Lorde Makes the Cover of Rolling Stone
“The thrill that’ll getcha when you get your picture on the cover of the Rolling Stone,” sang Dr Hook in 1972, a blatant but ultimately successful act of musical sycophancy that earned the band the privilege that year. New Zealand pop sensation Lorde needs no such underhand tactics, earning herself a Rolling Stone cover on sheer talent and bravado alone.
In the new issue out today (Friday), Lorde features on the cover of the venerable rock magazine in a piece by contributing editor Rob Tannenbaum titled, How Lorde Broke All the Rules. The article is accompanied by a series of haunting images of the artist by photographer Noah Berlow.
The coup is a startling achievement for the 17-year-old, who is billed as “the unlikeliest superstar in pop”.
In the magazine’s pre-release, Lorde is quoted on a wide and eclectic range of topics, including her reliance on bravado: “I get paralysingly nervous a lot of times, so I tried bravado. I think my whole career can be boiled down to the one word I always say in meetings – strength.”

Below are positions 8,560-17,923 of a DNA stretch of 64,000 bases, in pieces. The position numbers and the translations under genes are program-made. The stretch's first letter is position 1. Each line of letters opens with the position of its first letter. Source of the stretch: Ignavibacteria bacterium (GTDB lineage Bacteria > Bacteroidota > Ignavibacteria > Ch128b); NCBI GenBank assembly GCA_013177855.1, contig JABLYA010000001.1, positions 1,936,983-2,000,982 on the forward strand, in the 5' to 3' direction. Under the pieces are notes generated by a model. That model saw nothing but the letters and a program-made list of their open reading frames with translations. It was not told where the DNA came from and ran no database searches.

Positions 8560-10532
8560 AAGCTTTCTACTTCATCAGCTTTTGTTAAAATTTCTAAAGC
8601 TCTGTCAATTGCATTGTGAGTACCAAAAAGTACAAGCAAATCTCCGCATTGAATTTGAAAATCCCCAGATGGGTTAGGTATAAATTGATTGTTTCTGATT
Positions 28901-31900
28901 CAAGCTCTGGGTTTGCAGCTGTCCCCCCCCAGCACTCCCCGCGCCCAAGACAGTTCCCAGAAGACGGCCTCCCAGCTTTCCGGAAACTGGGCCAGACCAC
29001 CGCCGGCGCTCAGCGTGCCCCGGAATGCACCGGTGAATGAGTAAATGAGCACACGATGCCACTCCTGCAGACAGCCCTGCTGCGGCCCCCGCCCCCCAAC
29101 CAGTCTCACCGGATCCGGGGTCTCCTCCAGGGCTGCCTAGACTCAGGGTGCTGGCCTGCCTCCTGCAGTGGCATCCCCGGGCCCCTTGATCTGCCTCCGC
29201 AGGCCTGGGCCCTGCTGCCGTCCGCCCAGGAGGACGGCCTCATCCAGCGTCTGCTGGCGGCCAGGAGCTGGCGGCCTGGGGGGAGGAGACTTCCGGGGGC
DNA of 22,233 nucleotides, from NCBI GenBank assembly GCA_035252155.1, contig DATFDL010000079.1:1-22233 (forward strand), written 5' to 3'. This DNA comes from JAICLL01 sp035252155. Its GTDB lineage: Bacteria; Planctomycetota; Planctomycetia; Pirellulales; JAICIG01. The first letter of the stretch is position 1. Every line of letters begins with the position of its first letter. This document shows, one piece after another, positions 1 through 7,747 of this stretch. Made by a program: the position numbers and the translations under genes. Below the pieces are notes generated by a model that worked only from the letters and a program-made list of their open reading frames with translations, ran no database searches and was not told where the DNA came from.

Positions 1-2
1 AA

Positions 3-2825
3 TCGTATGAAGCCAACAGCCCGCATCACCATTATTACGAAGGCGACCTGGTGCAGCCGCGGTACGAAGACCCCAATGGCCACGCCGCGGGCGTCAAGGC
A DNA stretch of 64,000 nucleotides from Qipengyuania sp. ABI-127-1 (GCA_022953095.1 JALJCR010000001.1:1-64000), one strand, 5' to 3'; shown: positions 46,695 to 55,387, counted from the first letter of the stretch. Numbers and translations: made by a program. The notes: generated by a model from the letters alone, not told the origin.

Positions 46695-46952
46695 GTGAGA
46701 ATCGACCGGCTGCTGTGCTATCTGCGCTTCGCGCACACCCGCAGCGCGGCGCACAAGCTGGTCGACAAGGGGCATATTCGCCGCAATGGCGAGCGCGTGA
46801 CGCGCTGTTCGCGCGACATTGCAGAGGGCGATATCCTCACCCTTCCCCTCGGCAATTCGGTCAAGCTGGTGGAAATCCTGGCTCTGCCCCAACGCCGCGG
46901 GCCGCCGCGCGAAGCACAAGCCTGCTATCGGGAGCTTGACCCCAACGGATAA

Elsewhere, she is endearingly candid about her influences (“Grace Jones … These shoulders! These pants! Girls can wear pants and be awesome”) and the necessity of retaining a strong sense of personal identity on the world stage.
“You have to go into [the industry] with an idea of who you are and what you want to do, and you have to have an idea of the things that you won’t do,” she tells Tannenbaum.
Independent analysis is provided by Tavi Gevinson, editor of Rookie, described as the definitive website for self-aware teen girls, who says Lorde’s personae is nuanced: “She sings about partying, she curses like a sailor and her songs aren’t completely asexual. She reflects an intelligence in girls our age and normalises it.”
As for the impact of fame on New Zealand’s most famous self-aware teenager, Lorde says “it’s a really weird thing to write a song like Royals and then go through something like this, which changes your entire world and way of living and changes what you do every day… So it has been weird.”
Original reporting by Rob Tannenbaum, contributing editor of Rolling Stone
Photo: Noah Berlow, Rolling Stone